We also found this Swat Valley dowry chest from Pakistan at the Homburg Flohmarkt. We bought it, again at the end of the day, for about 75 euros, or about $95. It weighs a ton, and I remember Terry and our friend Scott wrangling it up the stairs (with a turn) in our very old German house. It’s a wonderful conversation piece, sturdy as hell and stores a lot of clothes (my husband, the clothes horse). – Cheryl Boyd
Our price: 75 euros
Estimated value: I found comparable pieces online priced anywhere from $600 to $4,800.
Where is the Homburg Flohmarkt?
Am Forum 6, 66424, Homburg
Homberg is about 30 minutes southwest of Kaiserslautern in southwest Germany
The market is year round, and is held on the first Saturday of every month in the Forum area in front of town hall from 8 a.m. to 4 p.m.
There are some food and drink trucks, and Homberg has a good mix of antiques dealers with finer items plus some new items and people simply selling things.
Our Tips: The thing about Homburg is you should either arrive very early to get first pick at the great pieces or be there toward the end to get the final deals. One of the things I wanted to buy before leaving Germany was a wood German sled. There were many to be had there, and I picked one up for 5 euros. When everyone packs up for the day, if there are items they don’t want to haul back, they pile them in a nearby area. I picked up a second sled from the “donated” pile, so essentially paid 2.50 euro for each sled. At Christmas I use them to decorate the porch. In summer, I use them on the porch to elevate plants.
Just know that you don’t really go to Homberg with anything in particular in mind. With the exception of getting the wood sleds, which I saw in abundance every time we went, we arrived at different times of the day and nearly always came away with something. We loved Tongeren because of the vastness of the market, lounging over Belgian waffles before the market and the feel of the town. But the truth is, we got the best antiques at the best price at Homburg, only 45 minutes from Heimbach where we lived.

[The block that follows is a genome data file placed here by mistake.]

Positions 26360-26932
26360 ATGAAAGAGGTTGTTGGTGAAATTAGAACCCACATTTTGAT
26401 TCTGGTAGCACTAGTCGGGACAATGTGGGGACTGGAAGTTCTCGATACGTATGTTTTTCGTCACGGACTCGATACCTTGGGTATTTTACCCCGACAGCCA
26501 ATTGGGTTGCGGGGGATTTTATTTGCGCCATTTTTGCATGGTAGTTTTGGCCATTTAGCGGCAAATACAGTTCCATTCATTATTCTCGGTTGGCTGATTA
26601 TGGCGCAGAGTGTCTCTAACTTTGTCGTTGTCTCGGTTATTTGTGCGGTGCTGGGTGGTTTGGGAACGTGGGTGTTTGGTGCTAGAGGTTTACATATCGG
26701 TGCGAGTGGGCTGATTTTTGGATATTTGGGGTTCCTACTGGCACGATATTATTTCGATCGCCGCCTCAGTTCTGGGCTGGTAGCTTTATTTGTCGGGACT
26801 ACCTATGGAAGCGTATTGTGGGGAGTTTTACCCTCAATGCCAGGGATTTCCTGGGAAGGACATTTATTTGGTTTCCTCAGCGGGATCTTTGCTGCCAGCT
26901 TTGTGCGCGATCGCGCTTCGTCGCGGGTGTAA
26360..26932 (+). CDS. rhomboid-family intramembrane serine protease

Take small change as it’s hard to get small money Europe-wide especially if you arrive early and there aren’t sales to break a large bill.
In all the years we lived in Turkey and Germany, we never found another market to rival the Tongeren Antiques Market in Belgium for sheer scale. There are booths up and down streets through the centrum. More stuff than you can ever imagine from French WWII uniforms to very expensive furnishings and everything in between. Dealers tend to specialize, so you see a full booth of nothing but old glassware, silverware, Dutch tiles, bad art or crazy furniture. That said, there are more quality items than you typically see at these things. Take for example our Golden Goddess on the right. True to form, the vendor we bought her from had nothing but stone heads cut off statues throughout India and Southeast Asia.
The Golden Goddess was caked in mud when I saw her in a big auditorium that’s part of the market. So it took me a while to figure out that in addition to being covered with gold foil, she is wearing an elaborately carved headdress that had been red a few centuries ago, sitting atop a blue sash. The problem was, she’s 12-inches tall and weighs in at about 50 pounds, so we weren’t going to be carrying her around with us as we toured the market. We agreed to the price and gave the vendor a few bucks to hold her. – Terry Boyd
Our price: Not only did we buy the Golden Goddess, the guy threw in a second uninspired carved Buddha head that weighs 30 pounds. So, we bought 80 pounds of carved stone for 60 euros.
Estimate value: No clue. Of all the stuff we’ve bought over the years, the Golden Goddess remains a mystery. If we had to guess, probably not much. Though you have to wonder who went to the trouble to drag a muddy, 50-pound carved stone head back to Tongeren from wherever.
The market is held every Sunday morning throughout the year, sprawling over several blocks from the entrance of the old city wall on the edge of the town to the center of Tongeren. There is a ton of stuff, so it’s best to arrive as early as possible because everything shuts down at noon.
Where is Tongeren? Tongeren is a standout market just on its geography, about 50 miles east of Brussels. It’s on the border with the Netherlands, less than 10 miles from Maastricht, which makes a great side trip. Tongeren is only about 60 miles from Cologne/Bonn/Dusseldorf megaplex and 100 miles from Frankfurt.